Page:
Reviewed by Glenn Erickson
The serial killer movie has become such a staple in thrillers that one might conclude that American culture had a special reverence for the vocation. There have been many notable true-life film tales of lone wolf murderers before and after Shohei Imamura's 1979 Vengeance Is Mine, but few are as fair with their subject matter. Ken Ogata plays a Japanese who undertook a 78-day killing spree before the cops finally tracked him down.
The movie is too clinical to be a commercial thriller and too expressive to be an objective case history. Ken Ogata plays Iwao Enokizu, whose almost random murder spree begins with the brutal stabbing of a truck driver. But the police investigation format drops away when Imamura suddenly jumps to scenes from the past. A wild, troublemaking son, Enokizu is pressured into one marriage so he'll 'calm down,' but instead brings home and marries a pregnant girlfriend, Kayo (Chocho Miyako). Flashbacks show the Enokizu family, part of Japan's Christian minority, being abused by a navy officer in WW2. Iwao's father (Rentaro Mikuni) is forced to sell his fishing boats and opens an inn. He rails against Iwao's irresponsibility, but eventually forms a relationship with Kayo when Iwao is in prison.
Life on the run requires Iwao to adopt disguises and think on his feet. He endears himself to the owners of another inn by cultivating an ingratiating personality and posing as a benign science professor. Haru Asano, the unhappy innkeeper's wife (Mayumi Ogawa) falls hopelessly in love with Iwao and refuses to turn him in, even when she finds out his true identity. Her aged mother Hisano (Niijiko Kiyokawa) forms an odd bond with Iwao as well, for she once served a long prison sentence for murder.
But grandma is definitely not in Iwao's league when it comes to killing. Enokizu stabs some victims and strangles others, all to get a little more money to keep going. We see him mercilessly swindle a woman trying to get a loved one out of jail, by posing as a lawyer who bribes judges. Iwao has barely taken her money when he links up with another lawyer on a train. He murders the man, stuffs his body in a closet and squats in his house while spending his money.
Vengeance Is Mine was adapted by Masaru Baba from a novel by Ryuzo Saki. Director Imamura uses Iwao Enokizu's murder spree to show a morally corrupted Japan, where twisted sexual situations seem to be the norm. Iwao's devout father gives into Kayo's sexual needs but refuses to marry her, as he is too old for her. When Haru's faithless husband has no girlfriend available, he rapes his wife. Hisano enjoys a vicarious sex life by peeping at other couples at the inn. The film's frequent sex scenes indicate a close relationship between sex and killing: Iwao seems content only when he's in control of other people.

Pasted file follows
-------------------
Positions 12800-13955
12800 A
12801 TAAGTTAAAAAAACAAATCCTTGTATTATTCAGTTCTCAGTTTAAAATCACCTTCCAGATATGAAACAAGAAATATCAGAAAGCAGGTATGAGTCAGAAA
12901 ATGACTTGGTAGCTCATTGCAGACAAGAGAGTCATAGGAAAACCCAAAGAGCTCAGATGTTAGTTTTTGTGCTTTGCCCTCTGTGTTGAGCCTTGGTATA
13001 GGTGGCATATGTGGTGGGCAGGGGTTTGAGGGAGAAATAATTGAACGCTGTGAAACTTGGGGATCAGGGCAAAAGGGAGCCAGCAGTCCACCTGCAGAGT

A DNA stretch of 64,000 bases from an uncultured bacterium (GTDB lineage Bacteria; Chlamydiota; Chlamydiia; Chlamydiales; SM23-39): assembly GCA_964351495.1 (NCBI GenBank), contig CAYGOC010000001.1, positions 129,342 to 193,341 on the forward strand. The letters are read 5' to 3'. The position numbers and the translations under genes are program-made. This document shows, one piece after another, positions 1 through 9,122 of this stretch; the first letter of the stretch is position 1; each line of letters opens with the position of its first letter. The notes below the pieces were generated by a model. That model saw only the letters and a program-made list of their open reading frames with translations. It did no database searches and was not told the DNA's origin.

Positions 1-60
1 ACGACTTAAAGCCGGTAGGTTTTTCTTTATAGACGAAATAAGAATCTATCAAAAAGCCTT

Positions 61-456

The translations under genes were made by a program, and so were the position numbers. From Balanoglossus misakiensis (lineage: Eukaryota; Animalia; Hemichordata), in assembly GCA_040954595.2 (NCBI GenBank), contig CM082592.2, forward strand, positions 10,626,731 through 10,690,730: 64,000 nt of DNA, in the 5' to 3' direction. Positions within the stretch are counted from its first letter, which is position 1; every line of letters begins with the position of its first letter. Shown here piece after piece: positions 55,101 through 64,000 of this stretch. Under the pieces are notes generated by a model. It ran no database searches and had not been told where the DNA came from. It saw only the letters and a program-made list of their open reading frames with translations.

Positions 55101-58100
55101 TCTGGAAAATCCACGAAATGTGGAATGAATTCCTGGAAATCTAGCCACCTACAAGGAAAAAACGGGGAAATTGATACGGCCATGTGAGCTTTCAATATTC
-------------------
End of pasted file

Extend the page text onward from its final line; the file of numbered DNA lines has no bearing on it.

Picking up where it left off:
The film gives no specific answer as to why Enokizu has become filled with so much hate for the world. The childhood memories of his father's persecution don't on their own provide a handy rationale. Iwao is alienated and contemptuous of everything he sees, especially his father's Christian teachings. Abusive and selfish young men like Iwao are mostly tolerated, while women seem trapped in confining roles. The inn where Iwao hides out regularly hires prostitutes to entertain the guests. One of them recognizes Enokizu when his pictures flash on the television, but balks at turning him in because of her shady profession. Iwao takes Haru to see a violent Russian war movie, and a public service announcement in the theater shows his face to the entire crowd. From then on it's only a matter of time before the cops track him down.
Vengeance Is Mine avoids the grandiose pseudo-psychology and mysticism that clog much of today's serial killer subgenre. In the clinical wrap-around story, Iwao's captors discover little about his motivation for killing. Iwao behaves as if he never really needed a reason to kill. Director Imamura aims at a wider social statement about Japan's changing values. The many scenes set in cluttered modern inns contrast with the calm, classical cinema of masters like Yasujiro Ozu, and in themselves seem a comment on the moral corruption of Japan.
Vengeance Is Mine was one of Criterion's most striking laserdisc sets of the early 1990s, with its full-color cover of Ken Ogata sitting calmly before a presumably dead naked woman. This new DVD has a much-improved enhanced image (and no disc-flipping required) and a bounty of extras. Michael Atkinson's essay aligns director Imamura with 'sardonic objectivists' like Fritz Lang and Claude Chabrol. Imamura speaks, is interviewed and writes about his film in a number of other text and filmed extras. The original trailer shows Shochiku's unusual promotional approach for its 'shocking' movie. Disc producers Kim Hendrickson and Alexandre Mabilon put a crime map on the back cover of the fat insert booklet, showing Iwao Enokizu's various movements and killings by date and location.
On a scale of Excellent, Good, Fair, and Poor,
Vengeance Is Mine rates:
Supplements: Interview with director Imamura, trailer, teaser, booklet with essays by Michael Atkinson, interviews with the director and essays by him on the making of Vengeance is Mine.
Packaging: Keep case
Reviewed: May 12, 2007
Republished by permission of Turner Classic Movies.
DVD Savant Text © Copyright 2007 Glenn Erickson